GOOD ADVICE FROM BAD PEOPLE
I’ve already told you about Zac Bissonnette’s Good Advice from Bad People: Selected Wisdom from Murderers, Stock Swindlers, and Lance Armstrong. It’s got only 4 stars on Amazon, dragged down by this 2-star review:
This book is certainly amusing. The writing is crisp and stylish, with a keen ironic edge and plenty of wit. The best entries are thought-provoking as well. Without ever becoming didactic, the author skillfully suggests interesting questions. Is the problem with us for celebrating fraudulent or shallow people? Or with them for hypocrisy? Or is the problem that we don’t really know what good advice is, accepting easy platitudes over useful wisdom that real people can apply? . . .
(The reviewer goes on to blast Zac for being too tough on people who are “tainted,” certainly, but not outright “bad.” Fair enough. No one ever accused Zac of excessive charity toward his fellow man.)
So that’s the outlier bad review on Amazon — “amusing, crisp, stylish, with a keen ironic edge.” I would kill for bad reviews like that. (One of mine on Amazon — 1 star, not 2 — concludes: “I bought a remaindered copy of this book, but even at that it was too expensive.”)
Here is a rave in The Guardian that makes great reading.
Might this be the perfect graduation gift? (Well, along with the car or the trip to Europe or whatever the hell you got yourself roped into years ago when you never dreamed she or he actually would make honor roll.)
Actually, if you find yourself in that spot — you had had a little to drink when you made the promise, and you weren’t sure your child was even listening, for crying out loud, let alone would have made a contemporaneous note of it in his or her diary that could now be used as credible evidence if the matter were ever litigated (you didn’t even know she was keeping a diary!) — there’s a possible way out:
Double or nothing.
If they agree to take this quiz:
This has been careening around the Internet (thanks, Mel!). Just in case you haven’t seen it yet, I have sobering news for you: you will fail. And so will your honor-roll graduating senior. I sure did.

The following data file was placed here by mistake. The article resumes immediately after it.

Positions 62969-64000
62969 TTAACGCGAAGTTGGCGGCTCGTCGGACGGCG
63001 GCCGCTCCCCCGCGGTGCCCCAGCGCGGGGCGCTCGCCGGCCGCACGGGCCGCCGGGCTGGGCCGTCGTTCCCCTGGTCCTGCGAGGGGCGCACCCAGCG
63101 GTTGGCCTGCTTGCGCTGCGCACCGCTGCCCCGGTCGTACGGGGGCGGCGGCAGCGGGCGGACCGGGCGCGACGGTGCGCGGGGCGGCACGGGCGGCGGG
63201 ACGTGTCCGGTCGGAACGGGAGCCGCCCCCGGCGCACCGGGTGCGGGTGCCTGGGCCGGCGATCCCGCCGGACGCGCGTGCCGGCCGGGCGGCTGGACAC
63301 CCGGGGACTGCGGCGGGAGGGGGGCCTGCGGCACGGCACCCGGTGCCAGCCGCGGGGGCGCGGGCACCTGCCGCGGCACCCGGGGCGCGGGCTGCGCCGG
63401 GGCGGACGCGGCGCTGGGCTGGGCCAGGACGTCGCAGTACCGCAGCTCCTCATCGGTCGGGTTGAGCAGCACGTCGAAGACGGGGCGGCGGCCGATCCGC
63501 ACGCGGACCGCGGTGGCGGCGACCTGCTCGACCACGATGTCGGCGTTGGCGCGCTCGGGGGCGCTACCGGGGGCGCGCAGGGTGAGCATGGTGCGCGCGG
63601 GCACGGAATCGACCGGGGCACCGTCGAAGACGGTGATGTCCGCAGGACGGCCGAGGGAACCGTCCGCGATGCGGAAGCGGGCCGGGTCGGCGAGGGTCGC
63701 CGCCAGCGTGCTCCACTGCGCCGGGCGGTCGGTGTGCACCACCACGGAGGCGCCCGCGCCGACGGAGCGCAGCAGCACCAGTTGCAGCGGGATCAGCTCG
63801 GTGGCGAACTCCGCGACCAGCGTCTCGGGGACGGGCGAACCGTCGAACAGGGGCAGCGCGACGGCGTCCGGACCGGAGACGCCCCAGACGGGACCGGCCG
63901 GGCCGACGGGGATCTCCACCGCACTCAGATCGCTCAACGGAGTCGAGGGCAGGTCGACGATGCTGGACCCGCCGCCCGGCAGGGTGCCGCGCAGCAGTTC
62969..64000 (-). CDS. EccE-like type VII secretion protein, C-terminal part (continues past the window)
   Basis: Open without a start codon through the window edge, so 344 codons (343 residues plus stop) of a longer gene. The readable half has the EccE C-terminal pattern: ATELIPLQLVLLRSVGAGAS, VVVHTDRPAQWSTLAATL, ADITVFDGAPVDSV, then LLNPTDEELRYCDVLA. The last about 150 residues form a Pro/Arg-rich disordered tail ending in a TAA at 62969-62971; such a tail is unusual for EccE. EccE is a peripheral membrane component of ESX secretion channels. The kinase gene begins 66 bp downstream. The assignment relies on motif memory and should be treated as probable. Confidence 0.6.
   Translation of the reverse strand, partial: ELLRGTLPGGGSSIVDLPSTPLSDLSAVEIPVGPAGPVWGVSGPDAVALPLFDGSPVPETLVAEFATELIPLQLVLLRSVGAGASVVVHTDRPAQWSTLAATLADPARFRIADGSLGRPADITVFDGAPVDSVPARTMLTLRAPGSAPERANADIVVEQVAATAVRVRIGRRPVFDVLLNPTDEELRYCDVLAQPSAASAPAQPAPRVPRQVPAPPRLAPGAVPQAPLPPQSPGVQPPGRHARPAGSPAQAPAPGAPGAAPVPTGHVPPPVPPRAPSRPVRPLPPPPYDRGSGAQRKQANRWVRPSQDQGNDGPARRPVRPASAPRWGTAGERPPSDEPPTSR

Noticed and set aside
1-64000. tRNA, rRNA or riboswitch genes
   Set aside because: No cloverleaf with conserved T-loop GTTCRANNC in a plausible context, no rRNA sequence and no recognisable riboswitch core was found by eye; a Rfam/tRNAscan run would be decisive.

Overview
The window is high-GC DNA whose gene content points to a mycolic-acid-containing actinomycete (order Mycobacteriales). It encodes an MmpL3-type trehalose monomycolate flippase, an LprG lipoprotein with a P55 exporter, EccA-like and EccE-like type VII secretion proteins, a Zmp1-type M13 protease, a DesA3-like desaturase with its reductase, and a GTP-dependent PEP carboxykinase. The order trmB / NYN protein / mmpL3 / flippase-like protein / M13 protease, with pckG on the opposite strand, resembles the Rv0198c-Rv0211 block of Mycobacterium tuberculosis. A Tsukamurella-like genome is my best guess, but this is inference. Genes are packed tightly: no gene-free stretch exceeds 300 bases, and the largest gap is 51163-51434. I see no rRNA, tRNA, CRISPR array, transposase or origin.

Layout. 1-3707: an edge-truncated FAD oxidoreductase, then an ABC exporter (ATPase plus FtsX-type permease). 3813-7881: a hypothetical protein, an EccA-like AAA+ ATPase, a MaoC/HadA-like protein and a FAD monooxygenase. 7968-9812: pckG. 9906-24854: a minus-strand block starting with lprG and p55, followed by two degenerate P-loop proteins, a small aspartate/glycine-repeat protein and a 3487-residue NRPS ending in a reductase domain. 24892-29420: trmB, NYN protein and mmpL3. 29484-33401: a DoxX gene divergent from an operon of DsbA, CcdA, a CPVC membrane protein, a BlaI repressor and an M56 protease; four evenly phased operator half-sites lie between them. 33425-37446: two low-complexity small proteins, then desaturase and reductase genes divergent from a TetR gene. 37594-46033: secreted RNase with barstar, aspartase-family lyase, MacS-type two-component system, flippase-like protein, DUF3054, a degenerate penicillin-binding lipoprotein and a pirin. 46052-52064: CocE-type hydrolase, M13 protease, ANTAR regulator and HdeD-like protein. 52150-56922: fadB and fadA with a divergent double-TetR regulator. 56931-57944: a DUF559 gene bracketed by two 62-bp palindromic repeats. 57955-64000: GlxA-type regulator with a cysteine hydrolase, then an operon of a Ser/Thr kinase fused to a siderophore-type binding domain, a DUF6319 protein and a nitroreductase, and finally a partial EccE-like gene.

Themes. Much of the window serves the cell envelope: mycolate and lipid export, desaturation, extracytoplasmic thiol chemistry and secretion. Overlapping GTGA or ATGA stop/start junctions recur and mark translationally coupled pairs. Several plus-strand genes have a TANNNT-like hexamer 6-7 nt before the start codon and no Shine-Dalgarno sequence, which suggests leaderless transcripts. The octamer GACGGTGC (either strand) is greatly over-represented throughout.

New Senior’s Exam: You only need 4 correct out of 10 questions to pass.
1) How long did the Hundred Years’ War last?
2) Which country makes Panama hats?
3) From which animal do we get cat gut?
4) In which month do Russians celebrate the October Revolution?
5) What is a camel’s hair brush made of?
6) The Canary Islands in the Pacific are named after what animal?
7) What was King George VI’s first name?
8) What color is a purple finch?
9) Where are Chinese gooseberries from?
10) What is the color of the black box in a commercial airplane?
Remember, you need only 4 correct answers to pass.
Check your answers below …
ANSWERS TO THE QUIZ
1) How long did the Hundred Years War last? 116 years
2) Which country makes Panama hats? Ecuador
3) From which animal do we get cat gut? Sheep and Horses
4) In which month do Russians celebrate the October Revolution? November
5) What is a camel’s hair brush made of? Squirrel fur
6) The Canary Islands in the Pacific are named after what animal? Dogs
7) What was King George VI’s first name? Albert
8) What color is a purple finch? Crimson
9) Where are Chinese gooseberries from? New Zealand
10) What is the color of the black box in a commercial airplane? Orange (of course)
You can still give your kid — who just lost his brand new lime green Chevy Spark — Zac’s book. He will think of you as a bad person and you can give him this good advice: “Never take a bet that looks too goods to be true.”
Quote of the Day
Panics do not destroy capital; they merely reveal the extent to which it has been previously destroyed by its betrayal into hopelessly unproductive works.~John Stuart Mill, 1867 (Like shopping centers in the middle of the desert. Or millions of pages of legal documents.)
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